R-Type DX (Game Boy Color) review
"Irem managed to shrink down almost everything and present their flagship's first two strikes intact. It's amazing to hear the music so true to the arcade, to feel that the control is as tight as it is in its console big brothers, and to see that everything is so well represented graphically to boot. Whoever made the decisions on what details to forego, and what to retain, earned their salary. The well outlined characters and backgrounds makes things easy to see on the small screen. "
Let's get something straight. As a collection, R-Type DX isn't outstanding. In fact, it's bare bones, sharing much in common with R-Types for the Sony PlayStation, since it only manages to showcase two games: R-Type I and II. There are some extras thrown in here too, but in this case, the 'plusses' are even insignificant to diehard fans.
Irem ported over both R-Type I and II in black and white some time ago to the GameBoy, and both games looked fairly impressive on the colour-deficient little screen. This new DX release includes those two versions, unchanged save for the colour added, and throws in a 'special enhanced version'. Further, Irem gives us the original two games in their black and white state as well, ostensibly to give us the impression five games have been afforded us.
So what we're presented with are two challenging, old school, side-scrolling shooters on the GameBoy Color. We can be quite sure that no one would opt to play the black and white versions over the colour versions, making nearly half of this 'collection' negligible. And what of the special enhanced mission? It's simply R-Type II plunked in directly after I. This makes for a shooter marathon of sorts, but jamming the games together in this fashion seems neither 'special' nor 'enhanced'.
That being said, the DX mission is an excellent game on its own merit. It's certainly one of the best shooters I've had the pleasure of playing whether on a road trip, or a trip to the washroom.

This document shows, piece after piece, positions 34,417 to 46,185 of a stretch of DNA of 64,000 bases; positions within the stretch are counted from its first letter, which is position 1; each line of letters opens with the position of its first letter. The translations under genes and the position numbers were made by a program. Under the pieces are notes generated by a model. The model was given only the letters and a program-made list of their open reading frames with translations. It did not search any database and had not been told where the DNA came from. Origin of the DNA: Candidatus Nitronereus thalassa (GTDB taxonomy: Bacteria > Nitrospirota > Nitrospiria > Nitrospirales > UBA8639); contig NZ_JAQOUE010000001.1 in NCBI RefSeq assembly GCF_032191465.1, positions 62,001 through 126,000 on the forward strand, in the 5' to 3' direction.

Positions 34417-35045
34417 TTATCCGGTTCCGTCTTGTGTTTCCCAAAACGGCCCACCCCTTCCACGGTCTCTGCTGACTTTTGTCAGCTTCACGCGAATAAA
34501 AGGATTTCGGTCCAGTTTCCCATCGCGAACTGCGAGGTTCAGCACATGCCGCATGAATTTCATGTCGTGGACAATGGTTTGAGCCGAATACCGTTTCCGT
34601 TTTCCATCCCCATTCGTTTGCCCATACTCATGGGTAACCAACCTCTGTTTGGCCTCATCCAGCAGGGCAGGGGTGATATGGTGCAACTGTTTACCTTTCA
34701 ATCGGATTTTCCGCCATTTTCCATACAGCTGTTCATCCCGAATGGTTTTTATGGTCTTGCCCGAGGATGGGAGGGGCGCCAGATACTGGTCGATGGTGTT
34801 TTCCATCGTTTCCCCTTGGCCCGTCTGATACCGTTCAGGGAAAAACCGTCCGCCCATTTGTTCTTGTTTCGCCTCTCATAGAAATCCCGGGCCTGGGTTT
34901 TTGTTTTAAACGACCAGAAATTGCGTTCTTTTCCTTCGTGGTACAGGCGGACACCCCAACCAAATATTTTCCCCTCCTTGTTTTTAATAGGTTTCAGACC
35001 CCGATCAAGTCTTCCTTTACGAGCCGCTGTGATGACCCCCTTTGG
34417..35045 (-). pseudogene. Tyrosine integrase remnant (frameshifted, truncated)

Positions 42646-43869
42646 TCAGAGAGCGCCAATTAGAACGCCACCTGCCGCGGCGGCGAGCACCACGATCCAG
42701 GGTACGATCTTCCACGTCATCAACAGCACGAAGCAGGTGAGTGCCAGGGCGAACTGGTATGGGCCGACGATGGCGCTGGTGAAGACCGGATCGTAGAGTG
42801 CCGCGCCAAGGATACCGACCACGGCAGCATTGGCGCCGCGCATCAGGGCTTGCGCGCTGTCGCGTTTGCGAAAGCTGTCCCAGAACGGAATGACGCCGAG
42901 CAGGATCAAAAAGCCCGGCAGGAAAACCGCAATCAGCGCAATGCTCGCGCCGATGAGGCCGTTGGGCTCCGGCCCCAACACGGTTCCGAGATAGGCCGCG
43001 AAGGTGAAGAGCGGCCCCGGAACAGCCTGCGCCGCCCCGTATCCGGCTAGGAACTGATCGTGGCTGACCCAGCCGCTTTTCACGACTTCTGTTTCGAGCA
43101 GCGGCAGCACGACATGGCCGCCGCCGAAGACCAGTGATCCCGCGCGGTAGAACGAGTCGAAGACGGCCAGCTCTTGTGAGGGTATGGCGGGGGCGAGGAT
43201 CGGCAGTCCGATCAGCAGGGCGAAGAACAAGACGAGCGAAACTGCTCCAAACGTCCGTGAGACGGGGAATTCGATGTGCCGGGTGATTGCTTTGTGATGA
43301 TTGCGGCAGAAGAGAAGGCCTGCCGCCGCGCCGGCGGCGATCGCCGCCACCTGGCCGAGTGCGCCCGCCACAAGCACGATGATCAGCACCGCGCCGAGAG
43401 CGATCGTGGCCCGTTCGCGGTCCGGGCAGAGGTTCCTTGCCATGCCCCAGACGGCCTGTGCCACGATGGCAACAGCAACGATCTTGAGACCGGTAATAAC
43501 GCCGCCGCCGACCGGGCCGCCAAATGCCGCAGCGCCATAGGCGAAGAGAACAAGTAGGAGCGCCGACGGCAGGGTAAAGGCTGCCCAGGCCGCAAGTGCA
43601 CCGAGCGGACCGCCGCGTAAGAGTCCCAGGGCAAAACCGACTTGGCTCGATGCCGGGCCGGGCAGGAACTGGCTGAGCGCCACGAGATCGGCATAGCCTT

Irem managed to shrink down almost everything and present their flagship's first two strikes intact. It's amazing to hear the music so true to the arcade, to feel that the control is as tight as it is in its console big brothers, and to see that everything is so well represented graphically to boot. Whoever made the decisions on what details to forego, and what to retain, earned their salary. The well outlined characters and backgrounds makes things easy to see on the small screen.
As far as what didn't make it to your palm: the first R-Type loses two levels (bringing the total down from eight to six) but R-Type II's six levels all make the trip to your pocket intact.
The classic gameplay too, is intact. Blast waves of weaker enemies, and position your indestructible Force Unit pod at the susceptible points of your stronger enemies. Control your R-9 spacecraft with deft precision, (one hit, and it's back to the start back point) knowing when to have the Force roam and when to have it on the rear or the front of R-9 as a shield and weapon enhancer. All this while you enjoy the otherworldly tunes and the now colourful alien backdrops and detailed mechanical designs.
Irem should be fairly proud; it's pretty much all here, so if you're looking for a shooter to take with you, R-Type DX should be near the top of your list on the strength of the DX mission alone. As long as you aren't fooled into believing you're getting a ton of gaming here, you shouldn't be disappointed. And if you're an R-Type collector looking to make an addition, this cart should be inexpensive enough now - and should prove that it claims enough ownership to its own miniscule personality - to warrant a purchase.
Staff review by Marc Golding (November 28, 2003)
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